I would’ve been lying, though, if I pretended there wasn’t a part of me that didn’t want to stick it to him a bit after what he’d done to me. Okay, what I’d done to him, but either way, “the incident” had left a big scar on my confidence—and heart—and created enough shame to pretty much ruin sex for me. It didn’t make me any less horny, because I’d seen Ford at the grocery store a few months ago. Yeah, I’d hid behind a display of canned peaches, but I’d seen him. He’d changed since the night I offered up my virginity to him on a platter. Back then, he’d been a focused SEAL, all sharp edges and precision. At the funeral, he’d looked older. Weary. The gloss had been gone, but I hadn’t paid him all that much attention. But in the pasta aisle? His dark hair had been longer. He had a dang beard like he was settling in well to mountain life, which somehow made me all kinds of aroused.
He still had sharp edges, but they were honed now. As if his focus was laser-sharp.
It made me wonder what all that intensity was like in bed.
Those thoughts were why I was hiding in his greenhouse gym instead of knocking on his front door. I wasn’t going to be denied twice. In the same place.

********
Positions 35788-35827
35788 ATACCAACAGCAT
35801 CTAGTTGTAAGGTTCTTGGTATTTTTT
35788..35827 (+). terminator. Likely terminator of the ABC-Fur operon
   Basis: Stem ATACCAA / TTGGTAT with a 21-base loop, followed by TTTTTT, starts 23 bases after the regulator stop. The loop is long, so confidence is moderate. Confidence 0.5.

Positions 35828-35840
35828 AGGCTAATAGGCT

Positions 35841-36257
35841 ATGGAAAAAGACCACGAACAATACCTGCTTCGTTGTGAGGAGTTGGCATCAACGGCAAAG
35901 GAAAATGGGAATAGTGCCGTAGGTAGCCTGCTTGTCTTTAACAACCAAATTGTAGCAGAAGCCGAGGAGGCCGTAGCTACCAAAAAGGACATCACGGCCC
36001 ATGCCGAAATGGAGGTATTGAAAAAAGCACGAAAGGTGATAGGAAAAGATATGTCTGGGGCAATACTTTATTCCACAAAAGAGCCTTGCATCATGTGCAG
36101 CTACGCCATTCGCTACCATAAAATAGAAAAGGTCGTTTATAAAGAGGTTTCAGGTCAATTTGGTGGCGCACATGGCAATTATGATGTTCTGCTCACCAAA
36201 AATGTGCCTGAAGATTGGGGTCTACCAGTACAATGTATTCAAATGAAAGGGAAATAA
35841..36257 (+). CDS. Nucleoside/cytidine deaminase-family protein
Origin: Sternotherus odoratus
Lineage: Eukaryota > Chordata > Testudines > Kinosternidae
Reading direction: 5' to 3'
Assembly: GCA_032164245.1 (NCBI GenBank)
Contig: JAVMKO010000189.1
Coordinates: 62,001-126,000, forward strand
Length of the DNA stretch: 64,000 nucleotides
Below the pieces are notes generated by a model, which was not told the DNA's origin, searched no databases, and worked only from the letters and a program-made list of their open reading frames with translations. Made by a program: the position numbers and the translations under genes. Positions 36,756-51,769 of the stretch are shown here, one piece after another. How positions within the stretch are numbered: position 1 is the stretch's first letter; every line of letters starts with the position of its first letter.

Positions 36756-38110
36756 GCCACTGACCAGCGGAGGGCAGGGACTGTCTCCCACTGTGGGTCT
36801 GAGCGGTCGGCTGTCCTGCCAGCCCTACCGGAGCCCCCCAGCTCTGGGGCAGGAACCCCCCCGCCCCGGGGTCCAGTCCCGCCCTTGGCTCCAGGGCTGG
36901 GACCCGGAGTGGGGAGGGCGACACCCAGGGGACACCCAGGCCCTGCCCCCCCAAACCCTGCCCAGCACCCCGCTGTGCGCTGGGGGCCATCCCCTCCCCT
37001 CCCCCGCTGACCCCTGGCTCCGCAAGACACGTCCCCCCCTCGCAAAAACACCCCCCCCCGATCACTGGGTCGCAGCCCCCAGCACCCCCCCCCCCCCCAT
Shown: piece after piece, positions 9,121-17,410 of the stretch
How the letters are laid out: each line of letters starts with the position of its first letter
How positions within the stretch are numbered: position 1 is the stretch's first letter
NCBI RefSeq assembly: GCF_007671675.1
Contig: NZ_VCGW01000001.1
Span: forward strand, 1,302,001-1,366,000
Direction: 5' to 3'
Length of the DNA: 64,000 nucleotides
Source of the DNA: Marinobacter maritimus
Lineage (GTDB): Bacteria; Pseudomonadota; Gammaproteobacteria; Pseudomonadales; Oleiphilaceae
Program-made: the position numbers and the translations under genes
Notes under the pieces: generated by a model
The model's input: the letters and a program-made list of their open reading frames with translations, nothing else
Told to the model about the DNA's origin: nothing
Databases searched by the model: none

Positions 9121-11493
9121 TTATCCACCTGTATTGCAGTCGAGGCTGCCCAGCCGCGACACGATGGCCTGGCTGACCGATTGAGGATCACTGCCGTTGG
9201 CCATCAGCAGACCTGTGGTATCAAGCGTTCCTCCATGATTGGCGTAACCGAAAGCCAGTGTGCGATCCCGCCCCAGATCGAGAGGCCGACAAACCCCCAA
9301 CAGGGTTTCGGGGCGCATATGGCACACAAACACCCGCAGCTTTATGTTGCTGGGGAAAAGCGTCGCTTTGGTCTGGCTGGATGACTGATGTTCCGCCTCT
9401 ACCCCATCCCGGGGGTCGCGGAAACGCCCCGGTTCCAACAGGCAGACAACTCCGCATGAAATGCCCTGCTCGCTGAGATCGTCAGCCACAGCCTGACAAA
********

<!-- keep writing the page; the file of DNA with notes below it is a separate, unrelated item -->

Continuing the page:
I removed my jacket and stripped off the wet hiking pants. At least my t-shirt and panties were dry. That was about all, though. I hopped on one foot, then the other, to take off my wet socks. They weren’t going to be fun to put back on, but I’d worry about that later.
The pounding of the rain on the plastic roof must’ve drowned out all other sound because I had no idea I was no longer alone until a deep, all-too-painfully familiar voice rumbled behind me.
I jumped a foot and screamed, then spun around.
There, standing in jeans and a soggy black shirt was an older, broader, bigger Ford Ledger. And he was holding a gun. He ran a hand over his mountain man beard as he raked his gaze over every inch of me.
“You have a real habit of taking your clothes off and making yourself at home where you don’t belong.”